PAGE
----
Board exams are ineffective tests of skills
Certification after class X Board examination matters most to those students who terminate their studies after ten years of schooling. A few fortunate ones among them manage to enter the world of work at the lowest rungs in the organised sector. A small subset demonstrates some tenacity to pursue a short stint of vocational training before entering the job market. Apart from these relatively better-off kids, a large segment drifts into the twilight zone between employment in the unorganised sector and unemployment. For all these kids, the class X Board examination and the certification that comes with it is of some utility.
The irony, however, is that much of the hue and cry against the proposal to scrap the Board examination at class X level comes from the middle class, for whose kids the 12 years of schooling is an indivisible monolith. The majority of these families prefer their kids to continue in the same schools during ‘plus two’. The Board certification is of hardly any use to these children. My sense is that the anxiety demonstrated by middle-class parents is merely due to a fear of the unknown.
Good schooling facilitates a wide spectrum of learning possibilities including intellectual-process skills, social skills, physical abilities and aesthetic sensibilities. What a board manages to assess through its 'written-examination-of-two-three-hours-at-the-end-of-the-term' format is, however, only a narrow band of skills, mostly those related to memorisation of information. On the other hand, a school-based evaluation system, if done well, can effectively focus on the entire spectrum of learning with its ‘continuous and comprehensive’ format.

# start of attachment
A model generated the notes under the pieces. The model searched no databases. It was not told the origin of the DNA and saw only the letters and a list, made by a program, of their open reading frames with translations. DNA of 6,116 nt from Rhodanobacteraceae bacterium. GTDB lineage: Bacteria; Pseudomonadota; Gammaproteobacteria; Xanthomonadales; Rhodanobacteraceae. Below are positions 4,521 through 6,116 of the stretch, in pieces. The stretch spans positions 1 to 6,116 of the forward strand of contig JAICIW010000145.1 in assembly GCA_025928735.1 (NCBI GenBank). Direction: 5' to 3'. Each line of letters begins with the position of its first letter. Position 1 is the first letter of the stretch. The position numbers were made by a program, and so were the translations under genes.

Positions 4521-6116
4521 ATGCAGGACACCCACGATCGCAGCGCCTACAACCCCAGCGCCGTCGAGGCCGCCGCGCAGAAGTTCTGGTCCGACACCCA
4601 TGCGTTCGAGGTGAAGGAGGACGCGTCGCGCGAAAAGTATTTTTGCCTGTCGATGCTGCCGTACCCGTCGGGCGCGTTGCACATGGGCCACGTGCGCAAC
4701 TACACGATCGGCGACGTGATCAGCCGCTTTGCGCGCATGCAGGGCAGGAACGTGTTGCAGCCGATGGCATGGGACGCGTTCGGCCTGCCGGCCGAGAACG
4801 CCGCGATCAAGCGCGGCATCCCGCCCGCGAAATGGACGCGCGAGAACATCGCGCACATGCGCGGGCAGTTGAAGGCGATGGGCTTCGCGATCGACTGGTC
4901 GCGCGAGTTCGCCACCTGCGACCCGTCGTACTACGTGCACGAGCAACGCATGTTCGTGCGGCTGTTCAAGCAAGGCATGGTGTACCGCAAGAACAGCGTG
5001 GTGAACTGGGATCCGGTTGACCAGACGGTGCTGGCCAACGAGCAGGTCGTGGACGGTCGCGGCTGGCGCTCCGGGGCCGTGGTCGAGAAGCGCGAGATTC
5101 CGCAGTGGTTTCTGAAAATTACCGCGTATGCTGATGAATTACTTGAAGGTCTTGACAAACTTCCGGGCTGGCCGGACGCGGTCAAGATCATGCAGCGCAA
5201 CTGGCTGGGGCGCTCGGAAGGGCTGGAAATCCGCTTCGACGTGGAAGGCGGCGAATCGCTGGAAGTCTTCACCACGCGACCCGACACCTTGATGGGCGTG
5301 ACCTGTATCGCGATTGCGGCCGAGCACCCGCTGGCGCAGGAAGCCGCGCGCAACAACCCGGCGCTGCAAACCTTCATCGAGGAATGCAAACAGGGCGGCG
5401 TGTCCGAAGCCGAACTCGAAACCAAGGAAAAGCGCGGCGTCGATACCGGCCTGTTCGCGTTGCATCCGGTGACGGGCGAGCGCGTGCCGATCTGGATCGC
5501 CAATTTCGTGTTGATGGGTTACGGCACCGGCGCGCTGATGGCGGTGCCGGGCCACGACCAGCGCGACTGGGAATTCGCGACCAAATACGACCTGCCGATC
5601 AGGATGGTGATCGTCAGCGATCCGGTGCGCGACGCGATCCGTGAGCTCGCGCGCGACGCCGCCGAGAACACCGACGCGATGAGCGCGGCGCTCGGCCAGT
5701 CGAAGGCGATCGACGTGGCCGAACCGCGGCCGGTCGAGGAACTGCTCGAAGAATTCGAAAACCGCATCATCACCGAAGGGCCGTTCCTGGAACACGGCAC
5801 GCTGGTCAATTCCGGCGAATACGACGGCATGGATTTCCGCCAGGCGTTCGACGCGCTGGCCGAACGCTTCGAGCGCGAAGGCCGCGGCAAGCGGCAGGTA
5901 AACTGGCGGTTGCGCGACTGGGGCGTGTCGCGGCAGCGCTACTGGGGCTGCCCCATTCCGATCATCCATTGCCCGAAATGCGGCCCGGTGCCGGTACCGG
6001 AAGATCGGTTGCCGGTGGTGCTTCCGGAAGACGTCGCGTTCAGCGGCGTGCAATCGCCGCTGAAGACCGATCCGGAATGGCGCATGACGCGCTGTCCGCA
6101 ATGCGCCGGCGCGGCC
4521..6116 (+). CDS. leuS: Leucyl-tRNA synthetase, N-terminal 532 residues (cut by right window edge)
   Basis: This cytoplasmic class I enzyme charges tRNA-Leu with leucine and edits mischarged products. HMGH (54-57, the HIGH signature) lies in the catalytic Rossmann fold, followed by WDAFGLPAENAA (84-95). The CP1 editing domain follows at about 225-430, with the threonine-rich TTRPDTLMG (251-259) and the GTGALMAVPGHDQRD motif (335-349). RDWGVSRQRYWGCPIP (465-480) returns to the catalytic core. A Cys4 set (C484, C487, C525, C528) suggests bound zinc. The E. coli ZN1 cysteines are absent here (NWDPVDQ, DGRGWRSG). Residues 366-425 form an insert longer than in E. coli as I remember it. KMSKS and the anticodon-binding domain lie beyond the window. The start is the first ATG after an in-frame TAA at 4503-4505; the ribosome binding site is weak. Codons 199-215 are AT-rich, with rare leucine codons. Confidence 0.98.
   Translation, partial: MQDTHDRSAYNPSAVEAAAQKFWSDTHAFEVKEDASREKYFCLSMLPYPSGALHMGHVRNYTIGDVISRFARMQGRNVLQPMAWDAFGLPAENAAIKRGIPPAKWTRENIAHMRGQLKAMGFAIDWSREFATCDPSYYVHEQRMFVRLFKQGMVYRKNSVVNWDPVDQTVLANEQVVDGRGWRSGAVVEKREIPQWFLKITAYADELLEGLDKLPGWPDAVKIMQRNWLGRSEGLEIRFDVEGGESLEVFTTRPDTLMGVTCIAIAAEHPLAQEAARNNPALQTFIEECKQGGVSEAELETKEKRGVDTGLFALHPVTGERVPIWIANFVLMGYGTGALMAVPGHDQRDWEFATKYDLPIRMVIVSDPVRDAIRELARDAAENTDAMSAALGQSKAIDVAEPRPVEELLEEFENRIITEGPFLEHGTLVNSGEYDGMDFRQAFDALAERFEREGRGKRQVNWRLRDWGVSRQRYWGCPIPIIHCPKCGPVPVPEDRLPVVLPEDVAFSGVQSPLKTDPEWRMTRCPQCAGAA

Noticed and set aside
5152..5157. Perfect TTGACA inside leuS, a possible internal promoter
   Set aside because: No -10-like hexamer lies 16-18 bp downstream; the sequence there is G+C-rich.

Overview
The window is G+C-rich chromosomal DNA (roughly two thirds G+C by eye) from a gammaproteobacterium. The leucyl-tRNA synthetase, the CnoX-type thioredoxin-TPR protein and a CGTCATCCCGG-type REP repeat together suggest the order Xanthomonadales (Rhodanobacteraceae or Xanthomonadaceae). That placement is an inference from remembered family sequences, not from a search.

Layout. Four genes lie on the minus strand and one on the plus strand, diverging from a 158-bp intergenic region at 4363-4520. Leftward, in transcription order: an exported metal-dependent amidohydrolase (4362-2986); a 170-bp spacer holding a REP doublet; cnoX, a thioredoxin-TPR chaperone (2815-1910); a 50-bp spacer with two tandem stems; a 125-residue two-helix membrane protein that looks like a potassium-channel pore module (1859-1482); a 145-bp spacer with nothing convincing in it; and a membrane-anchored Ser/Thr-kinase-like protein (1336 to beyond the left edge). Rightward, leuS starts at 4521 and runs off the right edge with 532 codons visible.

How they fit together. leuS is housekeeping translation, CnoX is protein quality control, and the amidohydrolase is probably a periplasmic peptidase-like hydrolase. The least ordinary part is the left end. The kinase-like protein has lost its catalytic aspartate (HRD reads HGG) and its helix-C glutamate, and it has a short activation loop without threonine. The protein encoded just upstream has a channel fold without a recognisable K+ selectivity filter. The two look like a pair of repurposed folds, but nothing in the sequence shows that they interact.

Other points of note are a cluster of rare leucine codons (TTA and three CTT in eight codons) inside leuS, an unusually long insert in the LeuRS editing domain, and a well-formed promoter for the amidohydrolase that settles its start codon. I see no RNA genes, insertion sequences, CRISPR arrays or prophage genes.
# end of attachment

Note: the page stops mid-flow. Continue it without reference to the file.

Many argue for the continuance of Board examinations since they apparently serve as a practice round for competitive examinations. This is rather flippant. In any case, the competitive examinations, the best among them being the JEE, themselves need to be revamped. They also lean heavily on short-term memory. Research demonstrates that an unacceptably high chance factor operates in them rendering them hardly effective predictors of aptitude for the professional programmes for which they are the gatekeepers.
The author is a professor of education at the University of Delhi, and currently on a deputation as vice-chancellor of Ambedkar University, Delhi